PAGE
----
Repotting a weak Christmas cactus might be the answer, even if the soil is dry. Even though the plant prefers to be tucked away in its pot, switching to a little larger pot with new soil every few years will help you prevent Christmas cactus issues.

How should a Christmas cactus be watered—from the top or the bottom?

To ensure that the water reaches the Christmas cactus’ roots, irrigate it from the bottom up. Continue adding water to the soil until it begins to seep through the pot’s openings. It hydrates the ground.

Ensure that there is no standing water beneath the pot once the soil has been thoroughly moistened. Never leave excess water in the planter; you don’t want mold, root rot, or insects laying eggs there. If the water is fully separate from the pot and is in a tray underneath the pot, that’s acceptable.

Mist the Leaves

You can sprinkle the leaves with water in a spray bottle to keep them as healthy as possible. When watering the plant, misting the leaves only once will be sufficient to provide appropriate hydration.

Does Christmas cactus like coffee grounds?

During the growing season, give your cactus fertilizer with potassium, nitrogen, and phosphorus once or twice a month. It is simpler to feed a plant when the fertilizer dissolves in water. Epsom salts can also be administered to it (more about this in a moment).

Do Christmas Cactus Like Coffee Grounds?

As much as you do, your Christmas cactus will appreciate a cup of joe. Potassium and nitrogen, two nutrients the cactus needs to be healthy, are abundant in coffee grounds.

Spread the grounds out to dry first before using them because wet grounds might get moldy if used immediately. Give your plant its daily dose of coffee by either dispersing the dried grinds on the soil or blending them with water. Use this method to fertilize your cactus no more than once every two weeks.

Is Epsom Salt Good For Christmas Cactus?

Your Christmas cactus will, in fact, enjoy some Epsom salt. It’s an excellent approach to guarantee that the plant receives all the magnesium it requires to flourish and expand. One teaspoon of salt should be added to one gallon of water when mixing the salt and water. As it only requires fertilizer and food during the spring and summer growing seasons, stop feeding it in the fall.

When should you put a Christmas cactus in the dark?

Put your Christmas cactus in complete darkness for at least 12 hours every day, beginning in October, to start blooming. In time for the holidays, the plant will have around eight weeks to develop buds and blossom as a result. To encourage your Christmas cactus to bloom again in February after the holiday flowering time, keep up this same pattern.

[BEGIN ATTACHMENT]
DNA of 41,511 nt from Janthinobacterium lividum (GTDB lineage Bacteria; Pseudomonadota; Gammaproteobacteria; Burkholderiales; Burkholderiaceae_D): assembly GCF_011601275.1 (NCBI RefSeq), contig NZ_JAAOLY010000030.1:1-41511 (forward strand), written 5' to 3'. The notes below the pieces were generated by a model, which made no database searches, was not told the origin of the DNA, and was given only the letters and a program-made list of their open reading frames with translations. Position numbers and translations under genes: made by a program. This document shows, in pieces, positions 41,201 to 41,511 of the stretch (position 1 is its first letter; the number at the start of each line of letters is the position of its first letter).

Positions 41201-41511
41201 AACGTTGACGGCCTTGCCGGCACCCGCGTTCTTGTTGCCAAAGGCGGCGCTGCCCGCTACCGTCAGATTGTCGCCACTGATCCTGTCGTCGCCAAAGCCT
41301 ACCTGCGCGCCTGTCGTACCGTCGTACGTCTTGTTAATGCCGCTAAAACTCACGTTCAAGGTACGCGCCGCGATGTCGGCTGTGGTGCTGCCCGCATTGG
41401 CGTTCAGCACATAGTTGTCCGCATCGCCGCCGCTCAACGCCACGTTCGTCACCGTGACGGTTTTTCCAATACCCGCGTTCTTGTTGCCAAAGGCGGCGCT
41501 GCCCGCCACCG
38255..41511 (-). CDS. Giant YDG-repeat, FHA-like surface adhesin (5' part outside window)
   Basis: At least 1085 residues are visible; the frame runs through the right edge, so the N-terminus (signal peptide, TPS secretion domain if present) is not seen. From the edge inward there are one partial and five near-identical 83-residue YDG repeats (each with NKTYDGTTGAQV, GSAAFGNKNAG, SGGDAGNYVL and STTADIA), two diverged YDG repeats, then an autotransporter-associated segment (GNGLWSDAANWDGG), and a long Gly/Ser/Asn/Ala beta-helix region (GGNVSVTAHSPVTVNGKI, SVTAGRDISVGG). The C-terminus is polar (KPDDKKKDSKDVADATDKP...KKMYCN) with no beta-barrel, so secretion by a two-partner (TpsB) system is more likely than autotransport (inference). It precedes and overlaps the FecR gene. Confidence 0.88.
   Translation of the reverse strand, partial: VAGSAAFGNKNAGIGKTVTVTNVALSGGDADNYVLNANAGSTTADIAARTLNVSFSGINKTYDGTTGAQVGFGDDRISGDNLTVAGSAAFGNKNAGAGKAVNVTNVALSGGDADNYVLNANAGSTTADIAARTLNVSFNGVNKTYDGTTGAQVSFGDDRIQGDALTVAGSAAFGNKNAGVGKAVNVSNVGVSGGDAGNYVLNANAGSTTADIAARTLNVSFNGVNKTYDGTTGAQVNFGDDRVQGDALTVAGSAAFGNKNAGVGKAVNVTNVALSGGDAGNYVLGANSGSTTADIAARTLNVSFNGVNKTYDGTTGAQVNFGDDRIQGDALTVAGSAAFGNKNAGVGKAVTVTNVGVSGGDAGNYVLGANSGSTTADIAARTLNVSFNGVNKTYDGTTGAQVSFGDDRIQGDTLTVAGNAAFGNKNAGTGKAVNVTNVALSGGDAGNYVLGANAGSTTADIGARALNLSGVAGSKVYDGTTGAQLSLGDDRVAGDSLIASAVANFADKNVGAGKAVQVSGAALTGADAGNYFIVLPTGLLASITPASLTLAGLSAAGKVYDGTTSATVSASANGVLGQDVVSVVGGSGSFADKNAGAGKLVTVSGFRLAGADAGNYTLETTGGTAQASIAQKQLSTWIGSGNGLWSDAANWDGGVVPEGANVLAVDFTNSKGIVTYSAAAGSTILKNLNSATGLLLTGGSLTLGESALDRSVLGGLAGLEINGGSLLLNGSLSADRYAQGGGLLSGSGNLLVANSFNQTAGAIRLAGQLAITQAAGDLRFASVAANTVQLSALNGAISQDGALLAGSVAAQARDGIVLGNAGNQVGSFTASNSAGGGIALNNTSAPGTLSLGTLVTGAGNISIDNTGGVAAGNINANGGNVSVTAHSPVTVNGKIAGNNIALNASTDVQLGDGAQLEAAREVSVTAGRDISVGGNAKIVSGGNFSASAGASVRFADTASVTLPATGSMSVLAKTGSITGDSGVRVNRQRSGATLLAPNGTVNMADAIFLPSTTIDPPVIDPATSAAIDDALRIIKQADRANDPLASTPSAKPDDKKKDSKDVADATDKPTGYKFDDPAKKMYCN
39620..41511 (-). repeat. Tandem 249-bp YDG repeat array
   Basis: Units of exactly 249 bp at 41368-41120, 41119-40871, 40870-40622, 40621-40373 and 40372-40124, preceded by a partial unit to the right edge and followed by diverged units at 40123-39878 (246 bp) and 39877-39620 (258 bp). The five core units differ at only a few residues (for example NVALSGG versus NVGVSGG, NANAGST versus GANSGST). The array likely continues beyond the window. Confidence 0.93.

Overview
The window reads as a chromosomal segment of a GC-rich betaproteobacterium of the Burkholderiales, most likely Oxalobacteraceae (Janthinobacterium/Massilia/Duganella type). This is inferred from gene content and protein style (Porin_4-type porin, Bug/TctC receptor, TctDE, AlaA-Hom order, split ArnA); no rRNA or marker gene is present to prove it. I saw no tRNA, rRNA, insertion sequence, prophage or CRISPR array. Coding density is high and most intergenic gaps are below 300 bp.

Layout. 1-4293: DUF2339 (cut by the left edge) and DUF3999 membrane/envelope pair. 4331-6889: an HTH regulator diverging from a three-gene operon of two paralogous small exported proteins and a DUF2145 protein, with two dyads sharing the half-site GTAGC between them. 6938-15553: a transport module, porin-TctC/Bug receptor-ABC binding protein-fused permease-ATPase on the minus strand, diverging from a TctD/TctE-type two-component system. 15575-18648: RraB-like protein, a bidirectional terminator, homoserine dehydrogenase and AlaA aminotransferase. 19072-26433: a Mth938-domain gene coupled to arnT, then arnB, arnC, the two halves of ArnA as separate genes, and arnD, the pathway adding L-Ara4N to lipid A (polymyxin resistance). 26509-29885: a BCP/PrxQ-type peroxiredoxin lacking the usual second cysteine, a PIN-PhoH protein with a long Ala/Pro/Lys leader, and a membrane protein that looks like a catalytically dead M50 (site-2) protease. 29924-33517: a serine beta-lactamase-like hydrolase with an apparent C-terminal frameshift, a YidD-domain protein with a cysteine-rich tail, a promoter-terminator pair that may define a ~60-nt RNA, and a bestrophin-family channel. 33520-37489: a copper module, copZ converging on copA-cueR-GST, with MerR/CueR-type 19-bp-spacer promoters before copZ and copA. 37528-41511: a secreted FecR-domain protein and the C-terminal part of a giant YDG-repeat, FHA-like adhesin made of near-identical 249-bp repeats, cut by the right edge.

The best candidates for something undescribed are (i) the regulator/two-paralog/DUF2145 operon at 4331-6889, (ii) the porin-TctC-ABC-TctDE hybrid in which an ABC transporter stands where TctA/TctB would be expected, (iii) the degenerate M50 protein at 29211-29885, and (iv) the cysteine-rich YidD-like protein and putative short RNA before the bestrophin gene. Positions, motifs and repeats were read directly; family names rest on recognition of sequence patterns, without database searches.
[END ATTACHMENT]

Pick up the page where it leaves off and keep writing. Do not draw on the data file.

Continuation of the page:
How long can a Christmas cactus live?

Christmas cacti can survive up to 100 years or longer if given the right care. Even news stories of families passing on their Christmas cacti to future generations as living heirlooms have been documented, such as this one about a particularly resilient plant that dates back to the 1860s. Wow!

The majority of Christmas cacti, however, only live for 20 to 30 years with proper care, despite the fact that they can last for decades and brighten your home every holiday season. By that time, the plants typically perish from widespread problems including overwatering, underwatering, freezing weather (if they spend part of the year outside), pests, illnesses, loss of interest, or simple neglect.

Help, my Christmas cactus is yellowing!

Yikes! Your watering routine is typically to blame if your Christmas cactus doesn’t seem to be growing well. These creatures require more water than desert cacti, but they also don’t want their soil to be wet.

You’re probably not watering your Christmas cactus enough if the leaves are becoming wrinkled and appear withered. You possibly overdid it if they’re more mushy and yellow-black in color. To get rid of any rotten roots and repot your plant in dry soil, you might need to uproot it.

Why are the leaves on my Christmas cactus limp?

Wilted leaves are frequently caused by improper watering because it is simple to provide too much water (rather than not enough). A Christmas cactus’ weak or drooping leaves are typically the result of either damp soil or root rot. If you have one issue, it will almost certainly lead to another.

Make sure that any extra water you give your Christmas cactus drains slowly but steadily through the drainage holes. If not, your potting soil may be too dense and may not be working. To promote aeration, you can repot the plant in bromeliad soil or fluff it up with perlite.

During the spring through winter growing season, keep the soil lightly moist; only water when the top inch of soil feels dry to the touch. After the flowering season is over, it’s good to allow the soil get a little bit dry in the middle of winter between waterings, but don’t let it get completely parched.

Is a Christmas cactus toxic to cats and dogs?

I’ll keep this short: no. The ASPCA states that Christmas cacti are not dangerous, despite the fact that ingesting any plant may cause some mild vomiting or diarrhea.